54 Pages Posted: 16 Nov 2007 Last revised: 21 Jan 2009
Date Written: February 1, 2008
Men are strikingly more optimistic about the future performance of key economic and financial indicators than women. We report surprisingly strong and highly significant gender differences in consumer confidence data of seventeen out of eighteen countries, including the US. We confirm these findings using data from US and European Gallup opinion polls. This gender difference is present in key indicators such as economic growth, interest rates, inflation and future stock market performance and persists after we control for income, employment, wealth, education and marital status. Our results hold regardless whether we consider questions about respondent's personal future economic situation or the general state of the economy. This suggests that the optimism we document in this study is different from the well-documented overconfidence phenomenon, as it extends beyond the personal influence sphere of respondents. We also document significant gender differences in perceived stock market risk. Thus, we show that not only differences in risk aversion but also differences in optimism and perceived risk may explain why women hold on average less risky portfolios than men.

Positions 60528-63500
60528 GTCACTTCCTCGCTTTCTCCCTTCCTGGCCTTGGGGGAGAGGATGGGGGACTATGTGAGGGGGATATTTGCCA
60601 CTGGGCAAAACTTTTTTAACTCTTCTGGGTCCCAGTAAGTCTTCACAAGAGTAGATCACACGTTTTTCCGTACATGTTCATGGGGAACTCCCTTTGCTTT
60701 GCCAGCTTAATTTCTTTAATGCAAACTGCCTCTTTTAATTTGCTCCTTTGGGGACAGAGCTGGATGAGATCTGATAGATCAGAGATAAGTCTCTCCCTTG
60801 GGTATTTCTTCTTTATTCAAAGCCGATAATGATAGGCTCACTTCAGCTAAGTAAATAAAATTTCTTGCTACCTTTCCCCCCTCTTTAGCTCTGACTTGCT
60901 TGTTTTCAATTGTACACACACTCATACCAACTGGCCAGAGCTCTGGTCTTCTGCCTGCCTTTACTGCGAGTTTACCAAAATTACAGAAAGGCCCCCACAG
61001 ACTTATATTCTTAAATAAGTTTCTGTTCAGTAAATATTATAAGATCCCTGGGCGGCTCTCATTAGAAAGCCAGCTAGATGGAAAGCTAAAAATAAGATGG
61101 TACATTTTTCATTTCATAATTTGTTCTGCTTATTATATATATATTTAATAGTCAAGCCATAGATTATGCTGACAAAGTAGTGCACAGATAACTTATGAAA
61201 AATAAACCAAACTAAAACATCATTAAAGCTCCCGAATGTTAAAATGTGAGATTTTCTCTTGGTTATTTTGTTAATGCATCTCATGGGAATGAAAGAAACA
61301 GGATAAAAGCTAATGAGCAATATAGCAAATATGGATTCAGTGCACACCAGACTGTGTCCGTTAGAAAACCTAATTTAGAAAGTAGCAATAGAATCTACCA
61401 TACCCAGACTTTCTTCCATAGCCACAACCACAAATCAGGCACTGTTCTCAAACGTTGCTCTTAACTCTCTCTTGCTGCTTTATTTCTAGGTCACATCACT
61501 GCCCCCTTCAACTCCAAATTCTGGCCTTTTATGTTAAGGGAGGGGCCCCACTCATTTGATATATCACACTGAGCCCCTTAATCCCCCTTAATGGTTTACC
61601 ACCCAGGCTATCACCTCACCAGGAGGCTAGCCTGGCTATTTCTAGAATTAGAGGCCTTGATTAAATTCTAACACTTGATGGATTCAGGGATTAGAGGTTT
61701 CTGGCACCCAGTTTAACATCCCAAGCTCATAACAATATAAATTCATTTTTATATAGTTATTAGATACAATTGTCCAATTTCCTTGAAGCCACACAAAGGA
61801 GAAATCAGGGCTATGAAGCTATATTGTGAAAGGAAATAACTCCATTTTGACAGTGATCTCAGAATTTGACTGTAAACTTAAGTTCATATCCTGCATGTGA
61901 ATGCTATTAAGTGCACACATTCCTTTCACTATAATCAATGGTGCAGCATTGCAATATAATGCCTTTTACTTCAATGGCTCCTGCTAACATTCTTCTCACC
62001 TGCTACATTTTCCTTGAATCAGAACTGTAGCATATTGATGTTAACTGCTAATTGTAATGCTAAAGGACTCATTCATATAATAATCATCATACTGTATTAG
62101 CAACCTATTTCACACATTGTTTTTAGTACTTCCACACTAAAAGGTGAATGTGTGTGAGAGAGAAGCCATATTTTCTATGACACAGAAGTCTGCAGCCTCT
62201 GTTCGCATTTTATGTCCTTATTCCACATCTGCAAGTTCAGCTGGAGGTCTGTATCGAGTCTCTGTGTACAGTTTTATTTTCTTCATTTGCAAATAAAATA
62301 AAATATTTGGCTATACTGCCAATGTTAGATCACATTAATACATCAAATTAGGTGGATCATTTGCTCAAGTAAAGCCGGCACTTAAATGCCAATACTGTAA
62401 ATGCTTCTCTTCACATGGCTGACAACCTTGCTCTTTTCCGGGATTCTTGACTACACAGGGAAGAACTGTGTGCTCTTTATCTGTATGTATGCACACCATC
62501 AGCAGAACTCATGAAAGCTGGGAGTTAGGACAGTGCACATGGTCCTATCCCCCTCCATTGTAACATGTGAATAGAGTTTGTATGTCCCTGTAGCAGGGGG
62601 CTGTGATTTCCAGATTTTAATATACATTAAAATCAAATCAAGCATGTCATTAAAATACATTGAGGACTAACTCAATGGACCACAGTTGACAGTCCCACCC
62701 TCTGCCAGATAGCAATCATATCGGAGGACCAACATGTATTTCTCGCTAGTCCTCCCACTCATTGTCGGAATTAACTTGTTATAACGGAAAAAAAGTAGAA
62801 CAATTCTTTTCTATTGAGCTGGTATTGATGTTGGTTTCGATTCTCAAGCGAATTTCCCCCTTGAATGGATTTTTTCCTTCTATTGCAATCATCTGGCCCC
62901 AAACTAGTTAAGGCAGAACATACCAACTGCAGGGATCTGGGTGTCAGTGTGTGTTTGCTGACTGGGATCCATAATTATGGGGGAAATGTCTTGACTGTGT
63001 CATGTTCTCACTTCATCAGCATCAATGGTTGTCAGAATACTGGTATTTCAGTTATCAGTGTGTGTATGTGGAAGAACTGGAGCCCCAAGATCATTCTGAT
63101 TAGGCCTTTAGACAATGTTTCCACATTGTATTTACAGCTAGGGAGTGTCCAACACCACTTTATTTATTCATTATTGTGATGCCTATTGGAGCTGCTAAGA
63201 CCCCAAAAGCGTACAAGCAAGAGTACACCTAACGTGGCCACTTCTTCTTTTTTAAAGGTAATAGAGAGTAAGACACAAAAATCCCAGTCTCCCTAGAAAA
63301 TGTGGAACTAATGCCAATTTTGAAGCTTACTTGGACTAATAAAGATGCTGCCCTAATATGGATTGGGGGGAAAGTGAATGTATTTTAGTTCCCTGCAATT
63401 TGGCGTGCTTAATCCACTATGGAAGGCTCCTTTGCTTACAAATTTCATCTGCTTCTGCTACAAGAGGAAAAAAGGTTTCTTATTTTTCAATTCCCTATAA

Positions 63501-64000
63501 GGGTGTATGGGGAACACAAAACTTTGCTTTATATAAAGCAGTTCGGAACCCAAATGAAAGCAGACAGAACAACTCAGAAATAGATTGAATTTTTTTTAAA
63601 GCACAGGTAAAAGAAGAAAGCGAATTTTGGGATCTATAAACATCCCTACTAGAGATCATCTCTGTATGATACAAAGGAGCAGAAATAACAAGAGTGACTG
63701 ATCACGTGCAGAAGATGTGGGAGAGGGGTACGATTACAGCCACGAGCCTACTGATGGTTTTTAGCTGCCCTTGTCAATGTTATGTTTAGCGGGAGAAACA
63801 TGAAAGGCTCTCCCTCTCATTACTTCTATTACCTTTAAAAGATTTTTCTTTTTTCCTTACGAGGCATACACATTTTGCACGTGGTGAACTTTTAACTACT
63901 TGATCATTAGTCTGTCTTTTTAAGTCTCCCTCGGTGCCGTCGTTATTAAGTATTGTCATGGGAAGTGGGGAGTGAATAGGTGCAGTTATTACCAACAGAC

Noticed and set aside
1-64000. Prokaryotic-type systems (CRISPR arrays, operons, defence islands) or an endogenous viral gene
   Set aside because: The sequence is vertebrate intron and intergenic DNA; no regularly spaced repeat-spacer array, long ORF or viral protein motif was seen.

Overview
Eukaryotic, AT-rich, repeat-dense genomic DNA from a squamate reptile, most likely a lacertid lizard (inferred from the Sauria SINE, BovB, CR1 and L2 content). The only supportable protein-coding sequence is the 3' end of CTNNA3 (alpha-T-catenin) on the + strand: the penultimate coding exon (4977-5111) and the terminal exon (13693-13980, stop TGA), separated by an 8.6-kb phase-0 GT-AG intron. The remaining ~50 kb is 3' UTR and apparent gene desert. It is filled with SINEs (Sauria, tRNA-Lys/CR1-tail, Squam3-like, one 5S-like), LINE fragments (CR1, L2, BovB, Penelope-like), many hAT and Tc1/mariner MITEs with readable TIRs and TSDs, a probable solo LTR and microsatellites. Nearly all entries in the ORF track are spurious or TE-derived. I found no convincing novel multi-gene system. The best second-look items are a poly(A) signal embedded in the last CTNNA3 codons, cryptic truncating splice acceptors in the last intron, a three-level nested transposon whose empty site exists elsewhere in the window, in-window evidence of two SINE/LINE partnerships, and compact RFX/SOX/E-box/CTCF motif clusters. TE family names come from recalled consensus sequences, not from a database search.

Keywords: Optimism, Pessimism, Gender Difference, Consumer Confidence, Economic Indicators, Risk Aversion
JEL Classification: D1, D8, D9, G11, Z1
Suggested Citation: Suggested Citation